Does the new Whistleblower Protection Law apply to your company?

Posted by: Unknown on Thursday, September 25, 2008 at 12:00:00 am

On August 14, 2008, President Bush signed into law The Consumer Product Safety Improvement Act of 2008 (the "Act"), a comprehensive overhaul of existing consumer product safety laws. In addition to expanding consumer safeguards, the Act gives whistleblower protections to employees who work for employers who are covered by the Consumer Product Safety Act.  These protections are similar to the anti-retaliation laws with which most employers are familiar.

Specifically, the Act prohibits covered employers from discharging or discriminating against any employee who:

  1. Provided, caused to be provided, or is about to provide or cause to be provided, information related to a violation of, or any act or omission they reasonably believe to be a violation of any provision of the Act or any other law enforced by the Consumer Product Safety Commission (the "Commission");
  2. Testified or is about to testify in a proceeding concerning such a violation; 
  3. Assisted or participated in, or is about to assist or participate in, such a proceeding; or 
  4. Objected to, or refused to participate in, any activity, policy, practice or assigned task that they (or other such persons) reasonably believed to be a violation of any provision of the Act or any other law enforced by the Commission, or any order, rule, regulation, standard, or ban under such laws.

Covered employers include all manufacturers (including importers), distributors, retailers and private labelers of consumer products, which are, with some notable exceptions, defined broadly as anything produced for or distributed to consumers for use in or around a residence, a school, in recreation or otherwise.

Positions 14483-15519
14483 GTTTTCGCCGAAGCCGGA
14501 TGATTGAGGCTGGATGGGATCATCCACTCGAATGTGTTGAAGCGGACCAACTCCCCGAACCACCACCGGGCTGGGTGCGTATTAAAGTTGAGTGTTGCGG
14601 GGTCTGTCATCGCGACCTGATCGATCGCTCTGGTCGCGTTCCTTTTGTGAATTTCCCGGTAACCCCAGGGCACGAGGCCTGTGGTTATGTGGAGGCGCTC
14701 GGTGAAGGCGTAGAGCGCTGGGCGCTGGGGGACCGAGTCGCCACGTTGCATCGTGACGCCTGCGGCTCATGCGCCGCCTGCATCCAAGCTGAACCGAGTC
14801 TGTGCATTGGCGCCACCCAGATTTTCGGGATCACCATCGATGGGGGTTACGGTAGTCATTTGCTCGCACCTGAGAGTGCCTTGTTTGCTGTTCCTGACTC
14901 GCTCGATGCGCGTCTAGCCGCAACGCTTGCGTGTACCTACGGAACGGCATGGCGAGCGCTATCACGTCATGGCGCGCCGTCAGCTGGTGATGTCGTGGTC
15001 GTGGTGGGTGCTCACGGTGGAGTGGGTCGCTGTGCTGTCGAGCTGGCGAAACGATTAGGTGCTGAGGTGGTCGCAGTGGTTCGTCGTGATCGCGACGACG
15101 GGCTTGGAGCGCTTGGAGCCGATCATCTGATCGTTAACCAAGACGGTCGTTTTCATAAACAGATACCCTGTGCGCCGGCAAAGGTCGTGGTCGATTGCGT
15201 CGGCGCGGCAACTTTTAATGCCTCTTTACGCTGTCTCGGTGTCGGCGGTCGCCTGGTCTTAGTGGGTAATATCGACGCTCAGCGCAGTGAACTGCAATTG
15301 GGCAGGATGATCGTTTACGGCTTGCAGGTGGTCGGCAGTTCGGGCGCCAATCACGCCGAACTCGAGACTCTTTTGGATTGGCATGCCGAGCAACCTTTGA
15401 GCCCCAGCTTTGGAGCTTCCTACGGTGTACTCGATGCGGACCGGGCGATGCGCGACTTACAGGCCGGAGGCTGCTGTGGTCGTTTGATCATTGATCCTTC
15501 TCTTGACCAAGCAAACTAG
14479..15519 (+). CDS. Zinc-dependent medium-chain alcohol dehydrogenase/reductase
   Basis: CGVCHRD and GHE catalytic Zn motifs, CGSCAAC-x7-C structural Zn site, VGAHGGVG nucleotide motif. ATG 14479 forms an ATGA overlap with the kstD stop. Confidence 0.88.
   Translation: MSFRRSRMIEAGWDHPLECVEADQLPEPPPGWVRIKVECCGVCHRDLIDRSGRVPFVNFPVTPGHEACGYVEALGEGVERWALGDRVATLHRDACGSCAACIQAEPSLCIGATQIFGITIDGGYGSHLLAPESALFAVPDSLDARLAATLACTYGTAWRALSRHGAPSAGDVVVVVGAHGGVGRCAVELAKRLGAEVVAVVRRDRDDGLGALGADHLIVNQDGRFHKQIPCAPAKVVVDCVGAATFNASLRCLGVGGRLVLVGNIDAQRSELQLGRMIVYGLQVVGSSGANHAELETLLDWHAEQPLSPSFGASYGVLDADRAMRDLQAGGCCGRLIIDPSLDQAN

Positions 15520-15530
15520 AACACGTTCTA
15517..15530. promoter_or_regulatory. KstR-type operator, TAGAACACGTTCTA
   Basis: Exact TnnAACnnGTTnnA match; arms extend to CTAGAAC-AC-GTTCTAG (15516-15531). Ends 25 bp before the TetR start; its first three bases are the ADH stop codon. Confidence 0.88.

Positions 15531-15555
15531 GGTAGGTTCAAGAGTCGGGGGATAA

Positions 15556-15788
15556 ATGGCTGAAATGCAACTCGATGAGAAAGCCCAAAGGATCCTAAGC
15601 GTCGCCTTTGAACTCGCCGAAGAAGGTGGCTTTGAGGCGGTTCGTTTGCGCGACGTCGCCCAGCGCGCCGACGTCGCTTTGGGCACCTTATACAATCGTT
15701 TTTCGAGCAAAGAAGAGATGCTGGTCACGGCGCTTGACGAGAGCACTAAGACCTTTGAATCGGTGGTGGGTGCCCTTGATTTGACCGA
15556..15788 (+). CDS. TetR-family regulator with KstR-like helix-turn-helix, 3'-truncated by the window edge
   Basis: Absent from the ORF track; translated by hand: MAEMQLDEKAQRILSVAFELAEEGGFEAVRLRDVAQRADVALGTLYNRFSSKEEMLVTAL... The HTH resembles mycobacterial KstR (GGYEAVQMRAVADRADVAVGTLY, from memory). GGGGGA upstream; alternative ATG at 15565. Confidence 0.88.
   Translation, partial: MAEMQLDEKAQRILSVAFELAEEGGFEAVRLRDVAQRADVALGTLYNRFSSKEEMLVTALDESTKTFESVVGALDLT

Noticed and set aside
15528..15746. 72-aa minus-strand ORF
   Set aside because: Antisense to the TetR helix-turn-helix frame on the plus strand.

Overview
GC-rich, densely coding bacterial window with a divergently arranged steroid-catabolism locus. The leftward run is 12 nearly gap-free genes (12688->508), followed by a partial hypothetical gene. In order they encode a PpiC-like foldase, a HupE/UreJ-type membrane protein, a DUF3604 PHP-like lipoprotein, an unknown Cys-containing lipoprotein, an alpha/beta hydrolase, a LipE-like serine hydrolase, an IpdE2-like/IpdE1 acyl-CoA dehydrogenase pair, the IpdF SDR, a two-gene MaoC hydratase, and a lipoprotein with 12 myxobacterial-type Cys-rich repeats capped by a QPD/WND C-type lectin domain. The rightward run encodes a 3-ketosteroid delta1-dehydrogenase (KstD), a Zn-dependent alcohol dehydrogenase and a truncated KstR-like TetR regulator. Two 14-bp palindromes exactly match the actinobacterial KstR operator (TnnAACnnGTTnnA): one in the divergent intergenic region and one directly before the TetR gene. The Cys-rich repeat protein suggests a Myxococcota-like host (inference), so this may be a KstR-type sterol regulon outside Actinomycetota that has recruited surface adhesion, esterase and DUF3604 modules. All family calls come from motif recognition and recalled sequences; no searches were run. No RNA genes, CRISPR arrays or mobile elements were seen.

The Act will be enforced by the U.S. Department of Labor's Occupational Safety & Health Administration. If an employee believes that he has been discharged or otherwise discriminated against in violation of the Act, the employee may file a complaint with the U.S. Secretary of Labor, who has the power to investigate and order relief, such as reinstatement with back pay and compensatory damages, including costs and expenses.

A complainant may bring an action in federal court if the Secretary has not made a final determination within a prescribed time. The court would then have jurisdiction to grant all relief necessary to make the employee whole, including injunctive relief and compensatory damages, including reinstatement, back pay with interest, litigation costs, expert witness fees, and reasonable attorney's fees.

Covered employers should treat all employee complaints under this Act seriously and should take appropriate actions to investigate the claims, keeping in mind that an employee only needs to have a "reasonable belief" that a violation has occurred. Furthermore, any adverse action taken against an employee must be based on legitimate, non-discriminatory reasons unrelated to the protected activity so as to avoid liability for retaliation. Even so, employers must note that, under the Act, an employee only needs to show his protected activity was a "contributing factor" in the adverse action. These new whistleblower protections create yet another legal pitfall for covered employers to avoid.

If you have any questions regarding this, or any other legal issue, please feel free to contact a member of Greenebaum's Labor and Employment Practice Group. Click here for a complete roster.


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